Architecture

“The feeling is that the museum will be quietly inserted into a void within the forest,” explains architect John Patkau. “It will be recessive and restrained in its visual presence.”

Designed by John and Patricia Patkau, David Shone and their firm Patkau Architects of Vancouver, British Columbia, the Audain Art Museum is nestled in a grove of Englemann and Sitka Spruce hybrids and was designed to integrate seamlessly into its surroundings. “The feeling is that the museum will be quietly inserted into a void within the forest,” explains architect John Patkau.”It will be recessive and restrained in its visual presence.”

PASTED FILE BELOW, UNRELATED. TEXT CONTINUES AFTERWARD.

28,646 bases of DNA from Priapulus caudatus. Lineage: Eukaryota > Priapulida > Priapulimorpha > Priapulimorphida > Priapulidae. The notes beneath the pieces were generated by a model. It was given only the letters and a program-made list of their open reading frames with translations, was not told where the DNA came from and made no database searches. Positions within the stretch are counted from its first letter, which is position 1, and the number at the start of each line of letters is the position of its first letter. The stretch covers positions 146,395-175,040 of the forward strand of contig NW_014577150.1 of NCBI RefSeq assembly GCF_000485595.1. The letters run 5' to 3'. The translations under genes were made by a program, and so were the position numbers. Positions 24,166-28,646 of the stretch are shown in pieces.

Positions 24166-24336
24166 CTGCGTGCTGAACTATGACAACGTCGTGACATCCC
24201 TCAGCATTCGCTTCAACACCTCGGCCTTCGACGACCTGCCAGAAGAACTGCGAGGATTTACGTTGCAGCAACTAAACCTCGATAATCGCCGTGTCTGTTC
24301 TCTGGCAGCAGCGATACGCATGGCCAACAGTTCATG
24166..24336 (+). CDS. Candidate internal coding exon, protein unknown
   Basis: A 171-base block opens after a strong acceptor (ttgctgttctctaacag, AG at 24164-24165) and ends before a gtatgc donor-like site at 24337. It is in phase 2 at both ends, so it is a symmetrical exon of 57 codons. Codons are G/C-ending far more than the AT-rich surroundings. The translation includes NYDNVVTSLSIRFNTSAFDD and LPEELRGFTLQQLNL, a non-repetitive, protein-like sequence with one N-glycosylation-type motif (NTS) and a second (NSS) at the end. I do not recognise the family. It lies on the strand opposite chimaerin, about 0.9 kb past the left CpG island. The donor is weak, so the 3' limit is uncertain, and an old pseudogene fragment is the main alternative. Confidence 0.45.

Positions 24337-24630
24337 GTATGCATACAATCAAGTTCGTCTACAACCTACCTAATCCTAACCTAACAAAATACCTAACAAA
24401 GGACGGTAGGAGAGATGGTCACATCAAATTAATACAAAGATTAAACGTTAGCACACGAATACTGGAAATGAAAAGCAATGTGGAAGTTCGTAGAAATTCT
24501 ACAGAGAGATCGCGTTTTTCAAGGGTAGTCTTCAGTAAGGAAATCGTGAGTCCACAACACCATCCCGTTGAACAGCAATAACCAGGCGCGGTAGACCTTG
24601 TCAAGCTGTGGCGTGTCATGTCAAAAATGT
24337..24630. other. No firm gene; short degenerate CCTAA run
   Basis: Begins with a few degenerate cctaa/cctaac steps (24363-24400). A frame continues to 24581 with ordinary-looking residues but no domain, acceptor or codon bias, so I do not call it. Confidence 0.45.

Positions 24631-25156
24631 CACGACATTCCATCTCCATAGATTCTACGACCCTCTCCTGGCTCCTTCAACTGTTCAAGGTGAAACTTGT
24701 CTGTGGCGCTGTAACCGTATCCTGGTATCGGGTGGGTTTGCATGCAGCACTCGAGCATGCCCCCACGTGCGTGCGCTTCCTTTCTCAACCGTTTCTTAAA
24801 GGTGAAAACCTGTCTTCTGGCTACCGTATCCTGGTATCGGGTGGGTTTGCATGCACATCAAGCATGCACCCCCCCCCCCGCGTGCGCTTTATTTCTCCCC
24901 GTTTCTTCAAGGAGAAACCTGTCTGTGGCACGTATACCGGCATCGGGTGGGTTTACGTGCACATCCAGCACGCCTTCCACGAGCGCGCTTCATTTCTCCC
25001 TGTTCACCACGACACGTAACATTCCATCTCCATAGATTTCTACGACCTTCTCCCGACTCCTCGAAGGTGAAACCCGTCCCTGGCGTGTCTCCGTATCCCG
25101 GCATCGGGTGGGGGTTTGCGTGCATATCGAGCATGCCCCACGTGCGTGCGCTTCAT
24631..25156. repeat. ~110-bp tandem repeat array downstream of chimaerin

Patkau Architect’s design features a main section for the art collection of Michael Audain and his wife Yoshiko, as well as a wing for temporary exhibits. The main section is two levels, with the first floor featuring 1,300 square meters (14,000 square feet) of exhibition space. The temporary exhibition wing is 557 square meters (6,000 square feet) and boasts a ceiling that will soar in places up to 9 metres (30 feet) in height.

“We ended up choosing the Patkaus based on their very extensive knowledge of art galleries and public art museums. And also, of course, their track record is illustrious,” notes Audain.